Medical vs Vision Insurance

What is Vision insurance, and how is it different from Medical insurance? 

A Vision insurance policy is different from your medical insurance policy. Regular medical health insurance protects you from unexpected costs for eye injury or disease. In contrast, vision insurance provides an added wellness benefit for healthy eye exams, which includes routine eye care, refraction for eyeglass prescription, prescription eyewear and contact lenses, and other vision services at a reduced cost. Some examples of vision insurance include Spectera, VSP, and Eyemed. 

Common Questions and Answers

What does vision insurance cover?
Most vision insurance plans include the following benefits: 

  • Annual Vision exams with no medical complaints or underlying medical eye conditions.

  • Refraction for glasses

  • Eyeglass frames 

  • Eyeglass lenses 

  • Contact lenses 

Check with your plan to see if your benefits cover you once every year or once every two years. Eyeglass frames and lenses and contact lenses can usually be purchased at a discount, but not every plan has this benefit. 

 

What does my vision insurance NOT cover? 
Vision plans do not cover any part of an eye exam considered “medical”. For example, vision insurance will not cover vision loss, floaters, dry eyes, allergies, infections, eye disease, or eye exams for complication from diabetes. If you need medication the doctor will not be able to give you a prescription if you are using a vision insurance. 
Additionally, some vision insurance plans do not cover contact lens fittings (for first time wearers or established wearers that need to switch to a new brand) or yearly contact lens evaluations. 
What kinds of Vision insurance plans are available? 
Typical vision insurance plans include benefits in exchange for a yearly fee. Just like your medical insurance, this means that you may have a yearly deductible and/or copays for exams and other services.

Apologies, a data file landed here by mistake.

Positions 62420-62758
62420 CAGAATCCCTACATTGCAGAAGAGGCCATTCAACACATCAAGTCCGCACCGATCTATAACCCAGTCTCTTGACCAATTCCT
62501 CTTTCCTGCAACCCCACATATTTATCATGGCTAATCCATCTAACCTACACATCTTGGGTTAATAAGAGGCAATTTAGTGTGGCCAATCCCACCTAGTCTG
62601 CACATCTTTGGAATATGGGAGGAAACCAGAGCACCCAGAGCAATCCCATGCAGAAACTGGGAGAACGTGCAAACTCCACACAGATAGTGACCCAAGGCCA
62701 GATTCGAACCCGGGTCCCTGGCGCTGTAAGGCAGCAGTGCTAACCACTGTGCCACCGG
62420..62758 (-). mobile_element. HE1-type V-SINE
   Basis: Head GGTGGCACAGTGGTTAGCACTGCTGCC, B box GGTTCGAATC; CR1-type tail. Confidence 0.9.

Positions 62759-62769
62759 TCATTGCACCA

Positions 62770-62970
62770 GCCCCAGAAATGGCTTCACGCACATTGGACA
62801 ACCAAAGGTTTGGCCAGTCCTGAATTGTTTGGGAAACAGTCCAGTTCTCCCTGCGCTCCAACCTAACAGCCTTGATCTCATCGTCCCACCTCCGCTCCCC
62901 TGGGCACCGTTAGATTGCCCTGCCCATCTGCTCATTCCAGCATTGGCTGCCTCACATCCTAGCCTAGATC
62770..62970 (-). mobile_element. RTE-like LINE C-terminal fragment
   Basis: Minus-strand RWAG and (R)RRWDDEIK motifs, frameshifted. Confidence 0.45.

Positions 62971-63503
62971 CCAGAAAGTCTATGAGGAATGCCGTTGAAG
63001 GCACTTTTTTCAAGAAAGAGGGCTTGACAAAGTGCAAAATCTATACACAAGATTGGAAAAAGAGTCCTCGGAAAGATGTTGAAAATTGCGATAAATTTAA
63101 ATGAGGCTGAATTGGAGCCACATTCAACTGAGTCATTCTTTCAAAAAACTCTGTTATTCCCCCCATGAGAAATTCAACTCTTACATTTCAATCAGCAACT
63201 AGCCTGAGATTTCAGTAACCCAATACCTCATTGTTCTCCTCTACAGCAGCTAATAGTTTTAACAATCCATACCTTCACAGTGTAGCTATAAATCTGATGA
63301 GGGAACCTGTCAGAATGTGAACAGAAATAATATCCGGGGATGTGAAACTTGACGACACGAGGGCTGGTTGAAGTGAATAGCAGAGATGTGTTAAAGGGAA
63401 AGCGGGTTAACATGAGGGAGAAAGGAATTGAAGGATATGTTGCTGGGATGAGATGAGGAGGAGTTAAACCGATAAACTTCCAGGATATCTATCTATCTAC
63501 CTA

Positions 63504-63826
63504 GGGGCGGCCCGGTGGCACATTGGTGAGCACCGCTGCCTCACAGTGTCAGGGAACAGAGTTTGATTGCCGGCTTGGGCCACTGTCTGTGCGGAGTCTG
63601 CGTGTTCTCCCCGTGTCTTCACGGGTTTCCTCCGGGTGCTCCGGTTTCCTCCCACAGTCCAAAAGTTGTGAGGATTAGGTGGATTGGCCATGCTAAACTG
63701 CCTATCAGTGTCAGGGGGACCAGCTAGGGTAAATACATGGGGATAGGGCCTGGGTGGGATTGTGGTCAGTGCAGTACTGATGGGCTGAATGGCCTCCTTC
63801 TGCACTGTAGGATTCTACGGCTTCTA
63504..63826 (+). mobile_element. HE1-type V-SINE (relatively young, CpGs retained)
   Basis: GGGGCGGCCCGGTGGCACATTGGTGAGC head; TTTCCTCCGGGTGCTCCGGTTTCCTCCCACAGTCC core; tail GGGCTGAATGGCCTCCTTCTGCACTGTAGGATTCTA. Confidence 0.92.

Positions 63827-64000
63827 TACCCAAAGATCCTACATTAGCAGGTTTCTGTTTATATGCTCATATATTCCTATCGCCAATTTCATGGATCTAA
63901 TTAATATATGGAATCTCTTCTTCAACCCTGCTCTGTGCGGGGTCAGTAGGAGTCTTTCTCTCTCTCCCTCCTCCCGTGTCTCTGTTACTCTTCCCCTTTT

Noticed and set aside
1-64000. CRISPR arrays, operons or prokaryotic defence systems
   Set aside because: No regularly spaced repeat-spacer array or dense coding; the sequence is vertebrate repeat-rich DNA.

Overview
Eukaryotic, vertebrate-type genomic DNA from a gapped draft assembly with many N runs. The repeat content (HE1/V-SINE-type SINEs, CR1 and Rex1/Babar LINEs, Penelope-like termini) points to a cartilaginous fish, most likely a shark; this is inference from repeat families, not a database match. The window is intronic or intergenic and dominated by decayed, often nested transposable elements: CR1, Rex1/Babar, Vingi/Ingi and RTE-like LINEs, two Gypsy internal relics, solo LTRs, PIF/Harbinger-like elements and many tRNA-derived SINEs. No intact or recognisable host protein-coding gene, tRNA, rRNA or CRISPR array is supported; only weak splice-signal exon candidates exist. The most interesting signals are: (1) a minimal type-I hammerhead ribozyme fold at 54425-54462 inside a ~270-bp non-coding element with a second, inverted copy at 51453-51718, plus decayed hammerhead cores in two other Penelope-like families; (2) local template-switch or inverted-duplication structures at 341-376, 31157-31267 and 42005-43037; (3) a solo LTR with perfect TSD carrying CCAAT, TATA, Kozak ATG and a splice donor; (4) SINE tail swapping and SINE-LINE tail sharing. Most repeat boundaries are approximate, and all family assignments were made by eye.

When do I use my medical insurance at the eye doctor’s office? 
Your medical insurance is usually billed if you have an eye problem or eye disease or if any medical condition is present that causes your eye problems. Some common conditions for which we will bill your medical insurance include: 

  • Patients with complaints of vision loss, floaters, dry eyes, allergies, infections, etc. Monitoring cataract development, annual examination of patients with diabetes or other medical conditions that cause eye related diseases.

  • Examination of patients using medications with potential eye side effects, such as steroid medications, arthritis medications such as plaquenil, etc. 

  • Patients that have underlying eye diseases such as diabetes, glaucoma, macular degeneration, cataracts etc.

When you call in to make your next appointment with the eye doctor, make sure to explain the purpose of your visit so that we can advise you of the appropriate insurance. Additionally, please always bring your insurance card(s) with you to every appointment. 
Most medical insurance plans will not cover refraction for eyeglass prescription. If you want an eyeglass prescription during a medical eye visit the fee will be $50.00.

 

Will Medicare cover my eye exam for new glasses or contact lenses? 
Medicare does not cover routine eye exams where your glasses or contact lens prescription is checked. Medicare will only pay for eye exams relating to medical complaints or underlying medical conditions. 

 

Can I use my vision insurance and my medical insurance for a joint exam on the same day? 
No. By law, we cannot bill two different types of insurance on one day. There are two alternatives. 
First, we can address your medical eye issue(s) on one visit and address your vision or refractive needs on a seperate visit, this will allow you to utilize both your medical and vision insurance plans. 
If you need to schedule your medical and refraction exam on the same day, another option is billing your medical insurance for the medical exam (don’t forget, this may include a copayment/coinsurance at the time of your visit) and paying the additional flat rate for a refraction ($50.00). 

 

Why is insurance so complicated? 
Good question! We don’t make the rules, we just follow them. You can call the phone number on the back of your insurance card or look up your insurance policy details online. Ultimately it is your responsibility to understand the policies of your insurance companies, both medical and vision. Please call us if you have any remaining questions.